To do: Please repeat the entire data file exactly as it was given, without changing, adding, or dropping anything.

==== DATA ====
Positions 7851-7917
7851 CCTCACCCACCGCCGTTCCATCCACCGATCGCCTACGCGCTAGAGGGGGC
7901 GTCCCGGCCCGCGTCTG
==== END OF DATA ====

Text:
Positions 7851-7917
7851 CCTCACCCACCGCCGTTCCATCCACCGATCGCCTACGCGCTAGAGGGGGC
7901 GTCCCGGCCCGCGTCTG